I hate wearing ties. Every morning, millions of men around the world engage in the morbid pantomime of suicide. They tie nooses around their necks and run razor blades across their faces. And the world wonders why men kill themselves at a higher rate than women.

      But seriously, this article does highlight just how boring men’s fashion really is. Take a wander through Martin Place at lunch time. It’s not hard to imagine a scene out of Bret Easton Ellis’ American Psycho, the legions of Zegna clad bankers shuffling to and from salad bars, nodding at people they don’t know, but look just like someone from accounts because they all bought the same tie $200 tie when it was on sale at David Jones. 

      It’s hard to look different and interesting, especially in Sydney. I agree most with no. 2, the point about tags. I take it a step further and remove all the tags from my clothes that identify the brand. I might look like a corporate stooge each day, but at least I have the punk satisfaction of cutting out the designer labels and throwing them away, instead of mentioning where I bought my rags to anyone who’ll listen.

      Also, those white, distressed loafers from Westfield stores are ridiculous, but the Chelsea boot is the greatest fashion accessory (and weapon) of all time.

    • Holden Caulfield says:

      01:26pm | 09/10/09

      Follow these rules if you want to fit in….if you want to be stylish on your own terms do what you want.  When i wear a suit i usually add a couple of punk rock badges to the lapels.  This will probably bring about some disapproviing clucks, but very few other people do it and it is reflective of my personality - for better or for worse in the eyes of others.

    • ChelseaLee says:

      01:55pm | 09/10/09

      Witnessing men have a b*tch fest over a topic such as this is fantastic. This page is the funniest thing I’ve read in a while. Keep the comments coming. It’s making my day.

      Patrick - I particularly agree with Point 1.

      Suits + Sports Sungalsses = Disgrace to Mankind.

    • Steve says:

      02:05pm | 09/10/09

      “Belts - I know I said not to wear them but they are so ingrained into the suiting culture here that I thought I better provide an option”

      Nothing looks worse than trousers with belt loops worn without a belt… which is why tux trousers have those side adjusters you mentioned. They’re for a dinner suit only. Every other suit has belt loops.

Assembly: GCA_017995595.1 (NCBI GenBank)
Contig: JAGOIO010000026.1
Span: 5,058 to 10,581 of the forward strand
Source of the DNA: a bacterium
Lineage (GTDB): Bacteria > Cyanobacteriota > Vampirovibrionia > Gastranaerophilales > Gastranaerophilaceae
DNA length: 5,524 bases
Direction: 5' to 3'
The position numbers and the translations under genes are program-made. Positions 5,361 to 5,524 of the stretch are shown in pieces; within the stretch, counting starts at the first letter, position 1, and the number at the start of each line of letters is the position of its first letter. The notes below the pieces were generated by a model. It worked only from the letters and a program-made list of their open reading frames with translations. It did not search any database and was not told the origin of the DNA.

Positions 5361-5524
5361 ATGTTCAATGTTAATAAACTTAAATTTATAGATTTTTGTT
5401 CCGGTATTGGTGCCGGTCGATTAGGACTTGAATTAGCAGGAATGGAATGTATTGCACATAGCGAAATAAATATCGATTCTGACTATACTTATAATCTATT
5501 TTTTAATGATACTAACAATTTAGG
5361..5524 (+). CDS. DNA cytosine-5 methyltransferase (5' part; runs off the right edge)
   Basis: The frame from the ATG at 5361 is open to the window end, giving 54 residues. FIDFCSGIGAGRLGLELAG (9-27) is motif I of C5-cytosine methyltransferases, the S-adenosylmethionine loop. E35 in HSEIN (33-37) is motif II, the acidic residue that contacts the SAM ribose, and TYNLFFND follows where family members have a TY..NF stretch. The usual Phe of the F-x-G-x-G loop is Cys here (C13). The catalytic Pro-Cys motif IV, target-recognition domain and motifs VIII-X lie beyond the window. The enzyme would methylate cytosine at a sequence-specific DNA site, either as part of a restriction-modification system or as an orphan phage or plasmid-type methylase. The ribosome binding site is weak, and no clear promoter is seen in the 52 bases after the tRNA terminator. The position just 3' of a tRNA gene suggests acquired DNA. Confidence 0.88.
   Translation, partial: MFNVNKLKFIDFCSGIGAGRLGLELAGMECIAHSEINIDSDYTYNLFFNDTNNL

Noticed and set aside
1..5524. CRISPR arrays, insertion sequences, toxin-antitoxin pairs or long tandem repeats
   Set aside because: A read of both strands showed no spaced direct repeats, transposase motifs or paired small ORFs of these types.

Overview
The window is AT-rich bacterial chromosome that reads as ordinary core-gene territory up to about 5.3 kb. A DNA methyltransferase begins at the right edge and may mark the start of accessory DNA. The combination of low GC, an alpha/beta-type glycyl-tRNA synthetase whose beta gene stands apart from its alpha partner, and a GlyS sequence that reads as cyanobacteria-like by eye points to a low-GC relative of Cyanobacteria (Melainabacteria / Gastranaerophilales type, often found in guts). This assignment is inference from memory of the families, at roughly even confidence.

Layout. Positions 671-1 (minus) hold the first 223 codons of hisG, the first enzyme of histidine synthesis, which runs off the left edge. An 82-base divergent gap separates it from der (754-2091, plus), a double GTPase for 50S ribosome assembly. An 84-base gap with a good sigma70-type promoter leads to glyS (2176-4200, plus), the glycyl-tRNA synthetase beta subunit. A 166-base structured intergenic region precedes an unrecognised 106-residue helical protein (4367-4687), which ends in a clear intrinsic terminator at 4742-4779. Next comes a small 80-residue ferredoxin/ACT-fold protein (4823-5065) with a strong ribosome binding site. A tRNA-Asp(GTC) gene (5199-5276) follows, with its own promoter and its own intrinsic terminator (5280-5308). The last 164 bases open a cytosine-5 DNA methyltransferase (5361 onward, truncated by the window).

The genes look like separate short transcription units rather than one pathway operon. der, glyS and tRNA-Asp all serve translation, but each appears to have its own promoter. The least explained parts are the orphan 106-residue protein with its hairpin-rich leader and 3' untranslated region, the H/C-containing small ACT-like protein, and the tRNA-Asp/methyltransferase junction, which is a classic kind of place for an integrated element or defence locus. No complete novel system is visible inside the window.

• Eastie says:

      02:08pm | 09/10/09

      The white shoes that turn up at the end and sports sunnies with a suit is code for Westie.

    • Billy says:

      02:12pm | 09/10/09

      I agree with ChelseaLee.

      I’m also ashamed that some of the shit on here needs to be pointed out. Why are we men as a collective, in general, so poor at dressing ourselves and picking up on basic fashion pointers?

    • Jeff Mueller says:

      02:19pm | 09/10/09

      David Sedaris’ theory is that in the American context, a bow tie is the sign that you can no longer get an erection.

    • BB says:

      02:25pm | 09/10/09

      Before you take this tripe to heart have a look at the most successful businessmen in Australia. They virtually all ignore the rules - James Strong only wears bow ties and pinstripes, Mark Bouris never wears a tie, Gerry Harvey is into lairy colour mismatches.

      Anyone who thinks that dressing “properly” will make them highly successful is seriously deluded.  In fact dressing for success and having the right car or watch are simply marketing gimmicks that appeal to middle managers on $120k. The genuinely rich and powerful usually don’t give a s**t about what they wear or what they drive.  Clinton and Bush both wore $20 Timex watches.

      The two richest men in the world - Gates and Buffett wear Chinese-made Trang suits.

    • Tim says:

      02:25pm | 09/10/09

      *Dons Richard Attenborough Attire and Voice*
      And there he is viewers, the elusive Australian Metrosexual male. Recently thought to be extinct, a few have been brought out of hiding by a challenge to their plumage. Look at their strut, their competition for dominance. This truly is a rare experience

    • bella starkey says:

      02:26pm | 09/10/09

      i bet ‘Holden Caufield’ is 16

    • ChelseaLee says:

      02:41pm | 09/10/09